• Deborah Quinn July 24, 2012 at 4:23 am #

      exactly (next post’s topic) – seeing the balance of all things so up close like that made me realize A) how perfect the balance is; and B) how fragile the balance is as well… it’s terrifying, actually, and desperately sad to think that as a species we’re so hellbent on ruining it all… sigh

  2. Kim at Mama Mzungu July 24, 2012 at 6:34 am #

    Love this post. Hilarious *and* educational! Yes. Poop is so very multi-functional. I’ve seen homes made from it and bread baked nearly in it. Your tour guide sounds a lot better than ours. Can’t wait to hear/see more!!

  3. Arnebya July 24, 2012 at 8:07 pm #

    I crave the ability to go onto any kind of safari. I am addicted to Discovery, especially the Planet Earth series which I’ll watch repeatedly. I knew about hippo and elephant poop, but not about hyenas. It’s all so amazing and fascinating. And then of course I think about how animals are extinct and we kill others so easily. Z is into Charlotte’s Web right now. Charlotte says to Wilbur, when he makes a face about her eating insects, something to the effect that if there were no spiders, the insects would overtake the barn. It’s a balance. It’s a balance we are royally effing up.

    • Deborah Quinn July 27, 2012 at 6:11 pm #

      My kids were struck by something one of our guides said – that humans are the only animal that kills for sport. The boys must have repeated that to me, mm…230 times? And it’s true – and horrifying. Especially when you see these creatures close up…it’s that much harder to imagine seeing an elephant, for instance, and thinking “yeah, let’s kill it!” Effed up, indeed.

  4. Gina July 25, 2012 at 8:36 pm #

    You make poop fascinating! And I learned from your post, that’s for sure. Unlike Arnebya, I didn’t know anything about any of these poops so this was good. Oh boy, I’d love to go on safari. Just love love love that photo of the tree with the cats lounging under (of course, it’s not the ones with the poop examples!)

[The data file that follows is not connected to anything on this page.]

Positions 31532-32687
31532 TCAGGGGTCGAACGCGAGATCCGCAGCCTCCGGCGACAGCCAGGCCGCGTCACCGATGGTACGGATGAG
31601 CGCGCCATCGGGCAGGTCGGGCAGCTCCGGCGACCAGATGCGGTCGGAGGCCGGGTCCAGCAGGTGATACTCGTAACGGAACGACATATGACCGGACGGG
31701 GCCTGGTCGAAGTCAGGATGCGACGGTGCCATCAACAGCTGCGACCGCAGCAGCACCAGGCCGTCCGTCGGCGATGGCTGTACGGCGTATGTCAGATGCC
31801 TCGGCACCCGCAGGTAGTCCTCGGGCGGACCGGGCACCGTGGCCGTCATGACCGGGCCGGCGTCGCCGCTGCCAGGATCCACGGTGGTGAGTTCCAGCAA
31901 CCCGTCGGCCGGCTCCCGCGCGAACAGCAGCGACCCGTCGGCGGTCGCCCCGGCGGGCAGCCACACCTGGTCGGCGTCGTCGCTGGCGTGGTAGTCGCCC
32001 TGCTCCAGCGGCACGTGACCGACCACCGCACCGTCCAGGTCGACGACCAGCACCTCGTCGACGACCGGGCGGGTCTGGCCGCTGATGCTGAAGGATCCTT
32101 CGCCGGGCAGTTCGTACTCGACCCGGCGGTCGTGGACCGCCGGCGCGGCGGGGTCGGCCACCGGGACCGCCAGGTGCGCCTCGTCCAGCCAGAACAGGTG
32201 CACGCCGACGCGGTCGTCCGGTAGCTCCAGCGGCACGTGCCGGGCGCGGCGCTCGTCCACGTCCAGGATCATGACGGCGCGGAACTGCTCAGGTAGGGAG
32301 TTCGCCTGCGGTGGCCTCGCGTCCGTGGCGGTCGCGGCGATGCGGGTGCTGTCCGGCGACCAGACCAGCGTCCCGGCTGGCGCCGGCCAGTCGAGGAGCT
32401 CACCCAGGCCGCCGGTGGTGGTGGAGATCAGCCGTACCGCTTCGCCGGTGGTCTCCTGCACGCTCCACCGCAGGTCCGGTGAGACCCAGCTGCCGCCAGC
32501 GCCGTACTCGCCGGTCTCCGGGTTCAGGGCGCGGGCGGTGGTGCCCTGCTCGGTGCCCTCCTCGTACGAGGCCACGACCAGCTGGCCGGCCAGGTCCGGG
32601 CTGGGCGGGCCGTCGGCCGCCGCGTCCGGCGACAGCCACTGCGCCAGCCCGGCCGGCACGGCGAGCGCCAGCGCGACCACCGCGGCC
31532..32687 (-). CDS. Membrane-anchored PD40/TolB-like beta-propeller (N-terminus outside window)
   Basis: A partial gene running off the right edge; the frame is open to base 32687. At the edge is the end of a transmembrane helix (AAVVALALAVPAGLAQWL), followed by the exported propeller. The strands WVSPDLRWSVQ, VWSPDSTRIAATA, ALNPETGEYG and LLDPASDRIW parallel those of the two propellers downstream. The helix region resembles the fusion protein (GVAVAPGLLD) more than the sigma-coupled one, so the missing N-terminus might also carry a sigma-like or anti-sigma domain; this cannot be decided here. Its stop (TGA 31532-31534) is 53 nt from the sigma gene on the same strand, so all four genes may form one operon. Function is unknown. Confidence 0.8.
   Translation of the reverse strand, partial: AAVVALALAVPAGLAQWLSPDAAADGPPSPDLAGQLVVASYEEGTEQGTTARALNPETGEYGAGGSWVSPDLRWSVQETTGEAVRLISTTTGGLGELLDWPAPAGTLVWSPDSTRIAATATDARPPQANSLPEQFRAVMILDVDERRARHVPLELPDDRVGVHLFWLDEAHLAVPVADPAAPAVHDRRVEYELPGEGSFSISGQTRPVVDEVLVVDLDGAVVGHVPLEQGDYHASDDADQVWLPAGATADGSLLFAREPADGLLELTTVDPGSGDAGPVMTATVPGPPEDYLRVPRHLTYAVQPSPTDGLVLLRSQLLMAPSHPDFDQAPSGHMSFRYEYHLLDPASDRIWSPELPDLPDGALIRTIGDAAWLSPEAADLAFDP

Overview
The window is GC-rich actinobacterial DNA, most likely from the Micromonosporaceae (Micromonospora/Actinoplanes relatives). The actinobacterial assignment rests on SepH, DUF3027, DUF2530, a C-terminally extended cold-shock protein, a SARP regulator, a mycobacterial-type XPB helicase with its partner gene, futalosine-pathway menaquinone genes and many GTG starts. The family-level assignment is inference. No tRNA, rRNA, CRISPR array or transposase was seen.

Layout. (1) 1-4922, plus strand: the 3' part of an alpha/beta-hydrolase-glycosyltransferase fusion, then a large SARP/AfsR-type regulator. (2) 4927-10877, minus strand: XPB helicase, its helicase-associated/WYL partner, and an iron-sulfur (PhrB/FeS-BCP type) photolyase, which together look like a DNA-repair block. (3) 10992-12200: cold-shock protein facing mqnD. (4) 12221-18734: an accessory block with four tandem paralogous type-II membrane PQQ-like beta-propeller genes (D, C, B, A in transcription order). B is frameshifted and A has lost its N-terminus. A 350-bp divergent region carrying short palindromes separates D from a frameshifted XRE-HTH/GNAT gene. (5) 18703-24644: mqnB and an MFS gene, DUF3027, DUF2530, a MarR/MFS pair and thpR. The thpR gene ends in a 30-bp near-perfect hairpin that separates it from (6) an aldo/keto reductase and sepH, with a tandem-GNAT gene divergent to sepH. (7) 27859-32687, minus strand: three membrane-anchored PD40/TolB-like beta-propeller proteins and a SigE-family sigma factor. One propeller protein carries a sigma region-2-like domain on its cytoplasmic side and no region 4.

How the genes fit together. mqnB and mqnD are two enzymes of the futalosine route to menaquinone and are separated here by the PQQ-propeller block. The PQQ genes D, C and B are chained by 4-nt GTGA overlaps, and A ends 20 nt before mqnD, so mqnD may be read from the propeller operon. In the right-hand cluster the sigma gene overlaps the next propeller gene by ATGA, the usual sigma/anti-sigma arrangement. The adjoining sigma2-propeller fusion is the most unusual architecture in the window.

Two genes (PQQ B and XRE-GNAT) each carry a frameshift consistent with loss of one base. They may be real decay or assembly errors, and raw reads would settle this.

I love pondering circle of life things and all things in balance (Yoga?)

    • Deborah Quinn July 27, 2012 at 6:13 pm #

      very yoga-ish, absolutely. that whole circle of life thing stopped being a metaphor, or a cliche, and became reality. The balance of the natural world is amazing – and deeply entrenched…but fragile, too. Quite powerful, no matter how you look at it.

  5. The Bright Side of Life July 30, 2012 at 7:09 pm #

    Love it. I have never read a poop blog post before! 🙂 Did you manage to catch sight of a dung beetle, they really are the most fascinating little bugs and spend hours rolling poop all over the place!
    P.S. I live in Africa so I get to see animals in the wild every year.

    • Deborah Quinn August 7, 2012 at 12:05 am #

      where in Africa? Kenya is my new favorite place. I DID see dung beetles and they are fascinating – I actually thought about an entire “dung beetle” post, but thought that might be a little too much dung!

      • The Bright Side of Life August 8, 2012 at 10:02 pm #

        I live in South Africa! Yes, you could be right, a dung beetle post could be overdoing the dung! 🙂

        • Deborah Quinn August 9, 2012 at 7:01 am #

          we thought about South Africa for this trip, but it’s about 9 hours from Abu Dhabi and we decided to opt for the shorter trip to Kenya this time, instead. Next time!!

  6. Stasha August 10, 2012 at 9:36 am #

    By selling elephant poop and turning it into paper, that turns into profit and buys you a farm?